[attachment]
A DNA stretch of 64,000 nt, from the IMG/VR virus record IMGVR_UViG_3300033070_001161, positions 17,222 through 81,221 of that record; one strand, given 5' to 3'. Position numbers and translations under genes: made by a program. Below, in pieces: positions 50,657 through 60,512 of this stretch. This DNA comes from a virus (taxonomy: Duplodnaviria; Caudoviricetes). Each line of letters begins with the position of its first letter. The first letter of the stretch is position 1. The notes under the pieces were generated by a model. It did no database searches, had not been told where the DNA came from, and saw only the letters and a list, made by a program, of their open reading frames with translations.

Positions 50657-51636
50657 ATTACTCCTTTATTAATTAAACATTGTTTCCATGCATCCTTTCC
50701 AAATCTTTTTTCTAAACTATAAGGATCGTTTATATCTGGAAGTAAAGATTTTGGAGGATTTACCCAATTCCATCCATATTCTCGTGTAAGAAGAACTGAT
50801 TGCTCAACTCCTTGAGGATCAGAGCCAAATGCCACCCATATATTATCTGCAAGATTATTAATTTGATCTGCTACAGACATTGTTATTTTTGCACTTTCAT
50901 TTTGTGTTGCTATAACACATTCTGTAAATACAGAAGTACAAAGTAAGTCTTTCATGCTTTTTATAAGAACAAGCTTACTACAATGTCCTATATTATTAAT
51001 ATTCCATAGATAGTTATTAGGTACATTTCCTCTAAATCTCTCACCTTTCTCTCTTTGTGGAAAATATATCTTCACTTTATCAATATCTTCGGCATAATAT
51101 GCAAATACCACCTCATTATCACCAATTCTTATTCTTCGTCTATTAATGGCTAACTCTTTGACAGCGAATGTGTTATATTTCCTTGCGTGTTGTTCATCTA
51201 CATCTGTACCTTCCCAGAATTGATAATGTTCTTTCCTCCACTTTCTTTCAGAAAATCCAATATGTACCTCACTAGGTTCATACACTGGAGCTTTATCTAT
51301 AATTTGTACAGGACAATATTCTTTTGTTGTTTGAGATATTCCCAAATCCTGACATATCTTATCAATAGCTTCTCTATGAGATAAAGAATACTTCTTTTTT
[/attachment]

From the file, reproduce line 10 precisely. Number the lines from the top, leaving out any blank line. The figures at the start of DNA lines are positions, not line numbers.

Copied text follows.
51301 AATTTGTACAGGACAATATTCTTTTGTTGTTTGAGATATTCCCAAATCCTGACATATCTTATCAATAGCTTCTCTATGAGATAAAGAATACTTCTTTTTT